Steve Carell and Tina Fey bring their estimable comic chops to Date Night, which sadly illustrates the current disparity between TV and big-screen comedy.
These talented performers star in two of the wittiest, most sophisticated sitcoms on the air, but for this movie pairing they're stuck with an endlessly silly plot line and overblown physical mayhem that is instantly forgettable. The fact that they make it so funny nonetheless is a testament to their abilities.
For the first 20 minutes or so, the film is a subtly amusing portrait of a suburban married couple, Phil and Claire Foster (Carell and Fey), who have settled into an all-too-predictable husband-and-wife routine.
Endlessly coping with the hard work of raising two young children while trying to maintain their careers, their only respite is an unexciting weekly dinner at a local steakhouse.
That is, until Phil decides to spice things up one evening by taking Claire to Manhattan to eat at a trendy restaurant. Naturally, no tables are available, so they impulsively grab another couple's reservation.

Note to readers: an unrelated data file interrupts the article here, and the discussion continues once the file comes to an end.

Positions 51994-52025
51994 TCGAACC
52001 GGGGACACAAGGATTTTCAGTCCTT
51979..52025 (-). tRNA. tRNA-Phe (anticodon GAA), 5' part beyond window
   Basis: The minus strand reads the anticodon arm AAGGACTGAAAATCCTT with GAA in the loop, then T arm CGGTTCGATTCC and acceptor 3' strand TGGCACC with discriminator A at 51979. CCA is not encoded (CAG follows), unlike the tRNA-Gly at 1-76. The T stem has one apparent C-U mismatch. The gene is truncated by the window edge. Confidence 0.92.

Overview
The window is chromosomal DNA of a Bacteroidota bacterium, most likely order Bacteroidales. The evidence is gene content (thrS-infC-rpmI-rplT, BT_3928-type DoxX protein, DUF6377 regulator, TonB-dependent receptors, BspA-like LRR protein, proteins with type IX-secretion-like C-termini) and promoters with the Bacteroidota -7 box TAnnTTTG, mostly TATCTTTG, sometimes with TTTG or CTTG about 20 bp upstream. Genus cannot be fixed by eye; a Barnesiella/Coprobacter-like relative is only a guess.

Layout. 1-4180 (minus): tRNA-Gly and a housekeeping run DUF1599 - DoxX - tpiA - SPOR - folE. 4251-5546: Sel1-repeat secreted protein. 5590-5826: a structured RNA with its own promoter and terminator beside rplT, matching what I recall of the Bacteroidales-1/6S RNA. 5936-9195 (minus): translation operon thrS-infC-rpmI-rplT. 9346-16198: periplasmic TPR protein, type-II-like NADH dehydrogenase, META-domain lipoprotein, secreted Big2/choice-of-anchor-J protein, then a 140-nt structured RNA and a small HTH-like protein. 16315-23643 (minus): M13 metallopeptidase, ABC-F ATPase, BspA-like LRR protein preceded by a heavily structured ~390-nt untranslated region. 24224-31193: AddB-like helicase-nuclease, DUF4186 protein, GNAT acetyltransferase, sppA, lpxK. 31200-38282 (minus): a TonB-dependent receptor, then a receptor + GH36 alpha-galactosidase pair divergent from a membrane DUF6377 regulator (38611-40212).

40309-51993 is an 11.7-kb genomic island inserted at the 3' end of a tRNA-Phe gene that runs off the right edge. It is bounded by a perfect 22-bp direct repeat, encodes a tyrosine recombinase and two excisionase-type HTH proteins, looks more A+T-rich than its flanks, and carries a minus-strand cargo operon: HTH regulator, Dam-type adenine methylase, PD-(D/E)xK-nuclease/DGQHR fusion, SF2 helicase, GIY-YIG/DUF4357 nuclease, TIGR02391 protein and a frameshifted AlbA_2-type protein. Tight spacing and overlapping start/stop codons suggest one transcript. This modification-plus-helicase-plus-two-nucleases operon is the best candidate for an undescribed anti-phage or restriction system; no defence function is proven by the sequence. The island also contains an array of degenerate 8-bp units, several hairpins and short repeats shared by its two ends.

That's when the trouble begins, as their meal is interrupted by a pair of hoodlums (Common, Jimmi Simpson) who mistakenly drag them out of the restaurant and demand the return of a computer flash drive that they've supposedly stolen from a mobster.
Predictable chaos ensues, with the couple desperately trying to escape the bad guys' clutches while being pursued throughout Manhattan. Fortunately, director Shawn Levy keeps the action moving at such a fast pace that things never get tedious.
Josh Klausner's screenplay is thoroughly derivative in terms of its mistaken-identity plot, but it features more than a few one-liners that, as delivered by the film's stars, seem hilariously spontaneous. (Indeed, the end credit outtakes indicate that there was more than a little improvisation by the two stars).
There's also a decent amount of funny running gags, including various characters' horrified reactions to the couple's having stolen a restaurant reservation and their seeking help from a perpetually shirtless hunky security expert, played with amusing self-mockery by Mark Wahlberg.
Another highlight is the Fosters' encounter with two heavily tattooed bohemians, played with enjoyable comic relish by James Franco and Mila Kunis. William Fichtner also scores laughs as a district attorney with a hidden streak of perversity.
Taraji P Henson, as a no-nonsense detective, and Ray Liotta, as (what else?) a mobster, have comparatively little to work with.
And Mark Ruffalo and Kristen Wiig, briefly seen as a couple on the verge of divorce, seem to have merely stopped by the set one day as a favour. Ultimately, it's Carell and Fey, displaying an unmistakable chemistry together, who give the film its entertainment value, not the overblown car chases and shootouts.
If they could make this sort of routine premise work as well as it does, imagine what they could do with really inspired material.